US20140195634A1 - System and Method for Multiservice Input/Output - Google Patents

System and Method for Multiservice Input/Output Download PDF

Info

Publication number
US20140195634A1
US20140195634A1 US13/931,417 US201313931417A US2014195634A1 US 20140195634 A1 US20140195634 A1 US 20140195634A1 US 201313931417 A US201313931417 A US 201313931417A US 2014195634 A1 US2014195634 A1 US 2014195634A1
Authority
US
United States
Prior art keywords
plurality
storage
persistent storage
endpoints
drives
Prior art date
Legal status (The legal status is an assumption and is not a legal conclusion. Google has not performed a legal analysis and makes no representation as to the accuracy of the status listed.)
Abandoned
Application number
US13/931,417
Inventor
Karagada Ramarao Kishore
Ariel Hendel
Current Assignee (The listed assignees may be inaccurate. Google has not performed a legal analysis and makes no representation or warranty as to the accuracy of the list.)
Avago Technologies General IP Singapore Pte Ltd
Original Assignee
Broadcom Corp
Priority date (The priority date is an assumption and is not a legal conclusion. Google has not performed a legal analysis and makes no representation as to the accuracy of the date listed.)
Filing date
Publication date
Priority to US201361751135P priority Critical
Application filed by Broadcom Corp filed Critical Broadcom Corp
Priority to US13/931,417 priority patent/US20140195634A1/en
Assigned to BROADCOM CORPORATION reassignment BROADCOM CORPORATION ASSIGNMENT OF ASSIGNORS INTEREST (SEE DOCUMENT FOR DETAILS). Assignors: HENDEL, ARIEL, KISHORE, KARAGADA RAMARAO
Publication of US20140195634A1 publication Critical patent/US20140195634A1/en
Assigned to BANK OF AMERICA, N.A., AS COLLATERAL AGENT reassignment BANK OF AMERICA, N.A., AS COLLATERAL AGENT PATENT SECURITY AGREEMENT Assignors: BROADCOM CORPORATION
Assigned to AVAGO TECHNOLOGIES GENERAL IP (SINGAPORE) PTE. LTD. reassignment AVAGO TECHNOLOGIES GENERAL IP (SINGAPORE) PTE. LTD. ASSIGNMENT OF ASSIGNORS INTEREST (SEE DOCUMENT FOR DETAILS). Assignors: BROADCOM CORPORATION
Assigned to BROADCOM CORPORATION reassignment BROADCOM CORPORATION TERMINATION AND RELEASE OF SECURITY INTEREST IN PATENTS Assignors: BANK OF AMERICA, N.A., AS COLLATERAL AGENT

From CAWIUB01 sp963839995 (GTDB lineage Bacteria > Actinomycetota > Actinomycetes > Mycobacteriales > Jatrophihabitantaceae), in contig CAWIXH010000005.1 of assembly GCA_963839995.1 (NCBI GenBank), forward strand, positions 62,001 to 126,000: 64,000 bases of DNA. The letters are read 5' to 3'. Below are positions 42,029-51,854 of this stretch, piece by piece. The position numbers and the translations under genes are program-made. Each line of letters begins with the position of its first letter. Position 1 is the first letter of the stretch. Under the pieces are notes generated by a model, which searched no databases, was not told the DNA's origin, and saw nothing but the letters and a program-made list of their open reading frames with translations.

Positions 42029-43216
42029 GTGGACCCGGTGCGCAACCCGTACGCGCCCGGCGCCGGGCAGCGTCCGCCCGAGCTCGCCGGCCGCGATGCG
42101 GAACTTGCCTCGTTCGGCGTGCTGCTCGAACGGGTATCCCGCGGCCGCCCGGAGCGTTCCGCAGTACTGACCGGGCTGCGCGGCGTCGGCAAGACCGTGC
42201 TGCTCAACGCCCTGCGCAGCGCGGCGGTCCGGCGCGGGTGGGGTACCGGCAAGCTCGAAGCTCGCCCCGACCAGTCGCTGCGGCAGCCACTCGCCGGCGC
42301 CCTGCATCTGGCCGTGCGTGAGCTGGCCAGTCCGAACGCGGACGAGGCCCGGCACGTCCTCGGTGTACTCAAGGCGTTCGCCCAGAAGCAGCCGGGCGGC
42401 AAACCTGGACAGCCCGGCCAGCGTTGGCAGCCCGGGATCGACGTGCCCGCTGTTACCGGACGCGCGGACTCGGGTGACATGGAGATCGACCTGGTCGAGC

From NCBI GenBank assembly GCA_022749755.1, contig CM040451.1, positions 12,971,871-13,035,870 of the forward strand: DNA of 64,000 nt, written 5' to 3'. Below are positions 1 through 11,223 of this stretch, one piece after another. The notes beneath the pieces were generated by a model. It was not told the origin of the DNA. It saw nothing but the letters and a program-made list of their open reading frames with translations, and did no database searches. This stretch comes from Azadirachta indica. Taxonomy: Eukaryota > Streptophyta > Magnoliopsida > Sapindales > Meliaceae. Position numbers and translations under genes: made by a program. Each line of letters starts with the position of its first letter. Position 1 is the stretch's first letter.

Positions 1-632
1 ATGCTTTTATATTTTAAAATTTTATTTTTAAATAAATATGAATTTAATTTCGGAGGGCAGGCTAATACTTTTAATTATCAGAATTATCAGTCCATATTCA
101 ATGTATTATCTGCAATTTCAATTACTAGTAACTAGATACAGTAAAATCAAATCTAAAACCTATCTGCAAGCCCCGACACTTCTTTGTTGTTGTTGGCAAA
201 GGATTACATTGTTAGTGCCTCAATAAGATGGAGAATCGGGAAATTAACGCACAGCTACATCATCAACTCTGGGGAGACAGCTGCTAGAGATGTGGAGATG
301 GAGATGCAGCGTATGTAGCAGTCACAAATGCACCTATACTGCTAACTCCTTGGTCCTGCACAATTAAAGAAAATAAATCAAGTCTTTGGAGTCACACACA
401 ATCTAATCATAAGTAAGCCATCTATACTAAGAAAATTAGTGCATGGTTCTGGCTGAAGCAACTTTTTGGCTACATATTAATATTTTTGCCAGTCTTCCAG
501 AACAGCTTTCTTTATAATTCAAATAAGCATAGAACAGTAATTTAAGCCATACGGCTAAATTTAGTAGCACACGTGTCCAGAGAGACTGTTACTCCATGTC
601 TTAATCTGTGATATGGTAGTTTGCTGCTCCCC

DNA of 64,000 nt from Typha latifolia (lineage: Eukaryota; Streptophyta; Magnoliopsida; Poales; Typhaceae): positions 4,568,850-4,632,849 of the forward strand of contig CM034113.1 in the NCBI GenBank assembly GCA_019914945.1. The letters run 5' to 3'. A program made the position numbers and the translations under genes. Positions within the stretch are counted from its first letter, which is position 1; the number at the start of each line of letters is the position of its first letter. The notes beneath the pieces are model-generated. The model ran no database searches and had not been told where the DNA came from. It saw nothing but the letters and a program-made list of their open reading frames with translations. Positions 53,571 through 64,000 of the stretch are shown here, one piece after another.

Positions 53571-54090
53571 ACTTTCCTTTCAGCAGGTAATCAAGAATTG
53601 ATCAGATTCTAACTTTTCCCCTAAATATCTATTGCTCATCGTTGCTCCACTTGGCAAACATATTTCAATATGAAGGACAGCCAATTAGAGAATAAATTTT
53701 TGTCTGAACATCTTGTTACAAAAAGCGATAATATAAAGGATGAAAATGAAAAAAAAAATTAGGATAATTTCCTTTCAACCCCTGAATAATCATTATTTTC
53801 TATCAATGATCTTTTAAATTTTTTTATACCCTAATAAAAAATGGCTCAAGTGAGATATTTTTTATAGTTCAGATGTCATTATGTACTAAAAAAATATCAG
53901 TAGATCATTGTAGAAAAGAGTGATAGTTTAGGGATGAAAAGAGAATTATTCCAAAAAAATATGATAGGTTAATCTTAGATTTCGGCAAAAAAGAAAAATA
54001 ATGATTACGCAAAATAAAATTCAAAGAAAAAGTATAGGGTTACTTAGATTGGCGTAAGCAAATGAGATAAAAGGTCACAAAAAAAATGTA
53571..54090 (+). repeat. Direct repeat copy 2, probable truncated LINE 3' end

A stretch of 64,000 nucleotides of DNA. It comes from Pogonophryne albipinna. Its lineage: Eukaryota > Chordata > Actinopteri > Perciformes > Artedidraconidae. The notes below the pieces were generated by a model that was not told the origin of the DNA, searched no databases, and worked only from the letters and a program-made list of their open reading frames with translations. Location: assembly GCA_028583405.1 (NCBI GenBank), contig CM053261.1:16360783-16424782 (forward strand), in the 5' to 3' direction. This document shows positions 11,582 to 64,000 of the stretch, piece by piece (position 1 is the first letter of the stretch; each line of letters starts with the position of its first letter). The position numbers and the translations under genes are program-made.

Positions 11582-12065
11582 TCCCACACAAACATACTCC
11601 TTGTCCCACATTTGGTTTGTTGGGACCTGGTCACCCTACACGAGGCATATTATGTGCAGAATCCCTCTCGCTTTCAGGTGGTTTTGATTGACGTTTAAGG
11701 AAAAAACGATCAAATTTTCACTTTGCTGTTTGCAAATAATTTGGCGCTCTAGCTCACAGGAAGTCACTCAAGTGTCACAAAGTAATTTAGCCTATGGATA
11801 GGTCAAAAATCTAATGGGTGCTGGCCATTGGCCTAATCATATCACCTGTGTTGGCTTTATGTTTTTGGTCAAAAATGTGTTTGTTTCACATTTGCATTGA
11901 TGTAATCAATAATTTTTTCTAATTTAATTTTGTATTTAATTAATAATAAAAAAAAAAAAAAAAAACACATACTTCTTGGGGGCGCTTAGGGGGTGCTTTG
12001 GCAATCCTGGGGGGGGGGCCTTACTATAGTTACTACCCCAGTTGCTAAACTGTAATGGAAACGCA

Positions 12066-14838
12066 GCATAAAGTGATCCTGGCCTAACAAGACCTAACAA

Application status is Abandoned legal-status Critical

Links

Images

Classifications

    • HELECTRICITY
    • H04ELECTRIC COMMUNICATION TECHNIQUE
    • H04LTRANSMISSION OF DIGITAL INFORMATION, e.g. TELEGRAPHIC COMMUNICATION
    • H04L67/00Network-specific arrangements or communication protocols supporting networked applications
    • H04L67/10Network-specific arrangements or communication protocols supporting networked applications in which an application is distributed across nodes in the network
    • H04L67/1097Network-specific arrangements or communication protocols supporting networked applications in which an application is distributed across nodes in the network for distributed storage of data in a network, e.g. network file system [NFS], transport mechanisms for storage area networks [SAN] or network attached storage [NAS]

Abstract

An apparatus for multiservice input/output switching includes a plurality of logical storage endpoints coupled to a plurality of remote servers via native input/output bus, a plurality of downstream ports coupled to a plurality of persistent storage drives, a storage transaction switch, and at least one processor configured to communicate with the plurality of remote servers and the plurality of persistent storage drives. The storage transaction switch translates received storage transaction using configured mappings from the server view to the physical view of persistent storage drives. Optionally, a network switch is integrated in the apparatus. Additionally, corresponding methods and computer readable medium embodiments are disclosed.

Description

    CROSS REFERENCE TO RELATED APPLICATIONS
  • This applications claims the benefit of U.S. Provisional Appl. No. 61/751,135, filed on Jan. 10, 2013, which is hereby incorporated by reference in its entirety.
  • BACKGROUND
  • 1. Technical Field
  • Embodiments relate to shared access to storage media and, in particular, to flexible shared access to a pool of storage media by host servers over a native input/output interface.
  • 2. Background Art